Graham Corp.'s earnings resumed their climb after an unexpected stumble during the summer, rising by 19 percent as the Batavia manufacturer worked through its growing pains.
Graham executives, who blamed much of its 58 percent drop in second-quarter profits on having more work that it could handle efficiently, said Friday that the company has made progress in improving the company's capacity and finding other contractors to handle some of its workload.
"We did face our challenges over the last six months and we did a good job getting through those challenges," said James R. Lines, Graham's president and chief operating officer.
While Lines said demand for Graham's ejector systems and condensers remains strong within the oil and natural gas industry, as well as in the petrochemical business, growth rates have slowed.
Graham's sales grew by 7 percent during the third quarter, and Lines said the company expects its revenues for the full year, which ends in March, to be in the mid-$60 million range, which is at the low end of the company's scaled-back forecast from October for $65 million to $70 million in sales.
Graham's profits during the third quarter rose to $666,000, or 17 cents per share, from $560,000, or 15 cents per share, a year earlier. The company's sales grew to $14.5 million during the quarter that ended in December from $13.5 million a year earlier -- an increase that Lines said was "somewhat below expectations."
Graham's earnings continued to be depressed by marginally profitable contracts booked during the first half of last year, as well as rising raw material prices and the dampening effect that outsourcing more work has on its profit margins.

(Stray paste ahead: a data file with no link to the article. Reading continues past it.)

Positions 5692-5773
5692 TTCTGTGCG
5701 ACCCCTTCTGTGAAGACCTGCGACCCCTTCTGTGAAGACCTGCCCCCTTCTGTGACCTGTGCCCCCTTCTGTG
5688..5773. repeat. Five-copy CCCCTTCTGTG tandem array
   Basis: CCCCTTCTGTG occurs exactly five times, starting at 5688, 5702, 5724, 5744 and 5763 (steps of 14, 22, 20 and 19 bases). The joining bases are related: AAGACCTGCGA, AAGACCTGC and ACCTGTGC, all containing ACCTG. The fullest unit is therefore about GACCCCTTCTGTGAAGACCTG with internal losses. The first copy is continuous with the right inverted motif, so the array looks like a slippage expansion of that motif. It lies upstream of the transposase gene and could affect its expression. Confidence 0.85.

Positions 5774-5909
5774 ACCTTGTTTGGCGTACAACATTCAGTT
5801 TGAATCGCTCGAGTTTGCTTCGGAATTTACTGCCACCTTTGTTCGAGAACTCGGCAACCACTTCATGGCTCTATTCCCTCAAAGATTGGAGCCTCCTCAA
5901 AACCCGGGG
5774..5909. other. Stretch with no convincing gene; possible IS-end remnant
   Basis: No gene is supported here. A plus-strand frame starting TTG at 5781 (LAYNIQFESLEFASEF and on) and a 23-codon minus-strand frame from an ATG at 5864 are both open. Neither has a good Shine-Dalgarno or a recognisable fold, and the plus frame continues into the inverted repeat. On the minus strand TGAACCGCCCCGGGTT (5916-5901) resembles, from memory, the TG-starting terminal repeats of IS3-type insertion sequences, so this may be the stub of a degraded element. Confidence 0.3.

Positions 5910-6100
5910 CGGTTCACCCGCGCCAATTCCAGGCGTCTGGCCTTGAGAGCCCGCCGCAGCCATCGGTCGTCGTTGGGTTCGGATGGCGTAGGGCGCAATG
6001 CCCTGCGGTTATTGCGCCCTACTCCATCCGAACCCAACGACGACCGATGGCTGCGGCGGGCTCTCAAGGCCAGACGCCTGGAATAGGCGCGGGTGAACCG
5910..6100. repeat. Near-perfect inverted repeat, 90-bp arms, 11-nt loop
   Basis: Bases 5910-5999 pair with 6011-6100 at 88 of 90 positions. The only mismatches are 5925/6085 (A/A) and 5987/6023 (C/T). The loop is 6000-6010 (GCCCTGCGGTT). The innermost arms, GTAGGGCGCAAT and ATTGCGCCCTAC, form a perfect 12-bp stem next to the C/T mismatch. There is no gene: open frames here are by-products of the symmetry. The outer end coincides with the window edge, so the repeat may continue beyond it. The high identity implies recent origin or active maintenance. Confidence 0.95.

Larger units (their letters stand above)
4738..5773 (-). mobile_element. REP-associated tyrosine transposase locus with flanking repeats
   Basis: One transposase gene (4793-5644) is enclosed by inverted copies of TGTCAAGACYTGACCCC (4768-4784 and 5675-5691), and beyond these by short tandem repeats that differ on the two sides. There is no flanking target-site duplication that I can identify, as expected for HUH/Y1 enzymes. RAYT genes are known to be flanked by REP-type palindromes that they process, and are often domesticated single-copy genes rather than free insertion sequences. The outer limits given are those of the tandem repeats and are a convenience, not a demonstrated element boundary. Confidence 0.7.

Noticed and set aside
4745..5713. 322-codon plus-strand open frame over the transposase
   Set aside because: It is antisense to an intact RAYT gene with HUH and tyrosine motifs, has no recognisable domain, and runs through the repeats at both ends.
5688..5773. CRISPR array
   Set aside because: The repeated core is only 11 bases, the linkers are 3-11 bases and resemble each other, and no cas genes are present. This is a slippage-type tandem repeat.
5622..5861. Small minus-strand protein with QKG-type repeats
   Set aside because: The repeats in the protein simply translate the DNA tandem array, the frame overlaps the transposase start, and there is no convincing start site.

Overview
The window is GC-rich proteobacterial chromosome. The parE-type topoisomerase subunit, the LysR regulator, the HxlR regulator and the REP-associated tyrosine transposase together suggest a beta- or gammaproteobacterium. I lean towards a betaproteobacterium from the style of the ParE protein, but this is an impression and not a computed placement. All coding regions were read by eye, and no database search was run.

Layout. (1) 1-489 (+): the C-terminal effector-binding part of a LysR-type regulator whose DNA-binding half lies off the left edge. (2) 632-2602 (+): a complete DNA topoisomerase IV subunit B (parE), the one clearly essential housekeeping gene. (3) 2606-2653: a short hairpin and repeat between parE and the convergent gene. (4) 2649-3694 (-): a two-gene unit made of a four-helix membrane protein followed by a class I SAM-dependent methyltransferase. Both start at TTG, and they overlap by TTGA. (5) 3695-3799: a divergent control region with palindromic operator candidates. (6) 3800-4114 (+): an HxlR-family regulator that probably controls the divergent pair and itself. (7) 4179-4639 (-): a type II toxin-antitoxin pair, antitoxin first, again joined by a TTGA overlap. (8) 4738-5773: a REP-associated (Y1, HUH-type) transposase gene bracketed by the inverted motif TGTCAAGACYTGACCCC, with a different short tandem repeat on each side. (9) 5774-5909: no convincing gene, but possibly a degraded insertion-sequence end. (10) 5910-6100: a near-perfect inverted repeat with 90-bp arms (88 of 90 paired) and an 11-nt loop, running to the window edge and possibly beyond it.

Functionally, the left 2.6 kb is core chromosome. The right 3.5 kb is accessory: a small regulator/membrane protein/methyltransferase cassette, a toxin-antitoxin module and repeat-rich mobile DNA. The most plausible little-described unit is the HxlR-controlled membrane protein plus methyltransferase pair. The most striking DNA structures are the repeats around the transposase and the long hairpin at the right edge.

But Lines said work on those less-profitable contracts should be completed by summer. "We have been more selective in the orders that we take," he said.
Graham expects to outsource about 20 percent of its production hours during the current quarter, up from 7 percent in the previous quarter, while increasing the capacity of its Batavia factory by about 10 percent.
The company, which employs about 130 people at its Batavia factory, expects to further increase the facility's capacity by about 4 percent this year and is looking to expand its welding and assembly staff, Lines said.
"More skilled labor in our plant would be fantastic so we can handle more work," Lines said. "Right now, and over the next couple of years, we'd like to have more people."
Lines said demand from refineries for Graham's ejector systems has not slowed as oil prices have declined, but he indicated that the strong demand for condensers from the petrochemical industry has returned to more normal levels.
Even so, Graham's backlog of orders grew by 6 percent during the third quarter to finish the year at a record $47.6 million. Graham booked $17 million in orders during the fall quarter, up 19 percent from a year ago.